Restorative Justice in
Abbotsford began in 2001

Written by: Colette Squires, November 2007

The APD Youth Squad:
Passion in Action!

Having police officers in Abbotsford schools is not a new idea, but a few years ago the Abbotsford Police Department took a new direction by developing the APD Youth Squad. These dedicated officers still work in schools, but also build connections with homeless youth, at-risk youth on the streets, and youth who are chronic offenders, involved in gangs, runaways or vulnerable to sexual exploitation.

The Youth Squad officers also work closely with us on many of our school-based and community cases involving kids and teenagers. Their passion and commitment to Abbotsford’s young people is a testimony to the fine work of the Abbotsford Police.

Constable Jill Parker, who coordinates the ICE program (Identifying Child Exploitation) and the Chronic Missing Children program, has years of experience working with kids in conflict or trouble at their schools.

“Restorative Justice helps to bring a meaningful resolution for all parties involved in a conflict.  By getting to the root of the issues, RJ is able to help the youth sort out not just the criminal incident which brings the young people to the RJ table, but also to deal with unresolved past issues and misunderstandings between the parties which may have contributed to the motivation for the criminal behavior. When you put all the pieces of the story together, including the history between the parties involved, defining who the perpetrator and the victim is can be difficult.  The victim of this criminal incident may have been a perpetrator of a previous criminal incident involving the other party.  Traditionally police officers have spoken to both parties and advised them to stay away from each other.  This approach does not resolve any of the ill feelings and motivating factors involved.   Sometimes if these feelings aren't dealt with they can fester and grow, sometimes spreading to include friends, or larger groups at their schools, creating a snowball effect resulting in even greater conflict.  In many ways Restorative Justice acts as an extinguisher, putting out bush fires before they become raging forest fires.”

Constable Kevin Murray agrees. “Initially, I was skeptical as to the value and effectiveness of this program.  Then, after having experienced the process first-hand and having observed the positive outcomes for both offenders and victims alike, I am a true believer.”

Kevin works with at-risk and high-risk youth, especially those who don’t attend school. Usually these young people have significant family dysfunction and part of Kevin’s role is to connect them with help from local service agencies. He has also worked closely with ARJAA on cases involving teenagers involved in criminal behaviour in the community. “This is an ideal program for first-time offenders who are agreeable to taking responsibility for their actions.  In those cases of which I am personally aware, there has been low recidivism, which is something I cannot say about my traditional criminal court experiences.”   Recidivism, a technical term that refers to the rates of re-offending behaviour after an initial offence, is an important issue in youth criminal justice. Young people going through Restorative Justice processes tend to stay crime-free at a much higher rate than young people processed through court and youth probation.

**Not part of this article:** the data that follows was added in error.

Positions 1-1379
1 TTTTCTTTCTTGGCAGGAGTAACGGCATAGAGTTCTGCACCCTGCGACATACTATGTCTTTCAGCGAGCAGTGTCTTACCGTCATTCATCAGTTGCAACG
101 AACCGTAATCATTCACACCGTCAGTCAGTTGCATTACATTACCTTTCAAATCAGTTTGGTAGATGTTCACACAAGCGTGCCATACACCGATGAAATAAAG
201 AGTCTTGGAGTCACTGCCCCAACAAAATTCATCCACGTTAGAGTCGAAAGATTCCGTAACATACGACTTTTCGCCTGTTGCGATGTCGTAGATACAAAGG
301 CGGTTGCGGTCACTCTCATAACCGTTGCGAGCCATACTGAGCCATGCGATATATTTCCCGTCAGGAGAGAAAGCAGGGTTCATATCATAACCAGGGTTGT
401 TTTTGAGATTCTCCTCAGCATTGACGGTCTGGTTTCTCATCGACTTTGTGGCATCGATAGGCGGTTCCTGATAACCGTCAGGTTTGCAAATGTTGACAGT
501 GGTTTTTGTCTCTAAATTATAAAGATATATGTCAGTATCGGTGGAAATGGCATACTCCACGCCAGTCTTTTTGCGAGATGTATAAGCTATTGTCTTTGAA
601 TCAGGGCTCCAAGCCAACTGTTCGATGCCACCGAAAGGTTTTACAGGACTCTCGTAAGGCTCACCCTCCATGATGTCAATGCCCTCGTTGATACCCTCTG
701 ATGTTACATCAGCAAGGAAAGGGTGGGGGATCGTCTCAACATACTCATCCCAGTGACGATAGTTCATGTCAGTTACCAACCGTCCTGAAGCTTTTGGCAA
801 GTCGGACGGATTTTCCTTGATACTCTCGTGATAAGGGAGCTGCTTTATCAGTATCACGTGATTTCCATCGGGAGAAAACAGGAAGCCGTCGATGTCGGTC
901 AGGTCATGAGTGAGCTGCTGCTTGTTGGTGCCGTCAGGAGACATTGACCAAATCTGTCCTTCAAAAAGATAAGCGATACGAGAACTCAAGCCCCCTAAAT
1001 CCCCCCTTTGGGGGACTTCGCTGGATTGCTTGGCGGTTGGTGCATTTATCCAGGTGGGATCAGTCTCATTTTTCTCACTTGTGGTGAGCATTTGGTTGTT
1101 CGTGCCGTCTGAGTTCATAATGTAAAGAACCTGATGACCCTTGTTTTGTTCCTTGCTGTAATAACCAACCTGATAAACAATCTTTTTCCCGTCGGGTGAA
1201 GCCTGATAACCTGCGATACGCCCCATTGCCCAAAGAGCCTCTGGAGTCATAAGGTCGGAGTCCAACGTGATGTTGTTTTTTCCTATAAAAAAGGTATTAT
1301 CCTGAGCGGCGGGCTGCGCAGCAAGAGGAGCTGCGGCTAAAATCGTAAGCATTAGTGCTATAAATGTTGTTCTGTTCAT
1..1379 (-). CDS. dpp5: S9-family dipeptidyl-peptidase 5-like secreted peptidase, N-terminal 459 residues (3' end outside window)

Other Youth Squad members include Constable Dan Baldinger, who works in the schools in east Abbotsford. “Restorative Justice works because it encourages kids to face up to what they have done and take responsibility for their actions. It shows them there are consequences for what they do, and that their actions affect everyone around them. It teaches young kids how to become responsible adults.”

Constable Krys Pappius sees this similarly: “RJ looks at relationships and not just the relationship between the victim and the offender, but the relationship between all the stakeholders; whether that be the parents, the schools, the mall management, whoever. It attaches a real face to what often is perceived as a victimless act.”

As she thinks about cases involving young people, she reflects, “Sometimes these kids aren’t really intending to hurt somebody, but they don’t appreciate the potential consequences of their actions. RJ puts a face and feelings to a crime, helping young people develop empathy and understanding for those they have affected. This will equip them to think before they act when they find themselves in a similar situation again. The other important thing they learn is that the situation has a huge impact on those around them, especially their parents and family.”

Constable Steve Kern, a long time member of the Youth Squad and Restorative Justice advocate, has now been transferred to a Patrol shift. We wish him well, and appreciate all he has done to support our work. Constable Rob Joiner, another long time Youth Squad member and supporter of Restorative Justice, is now on temporary secondment to the Traffic Division. Both of these Constables will be recognized for their contributions to the advancement of Restorative Justice in Abbotsford in November, 2007. Constable Martin Ellis-White completes the Youth Squad, and works with Constable Krys Pappius in west Abbotsford schools.

Colette Squires, November 2007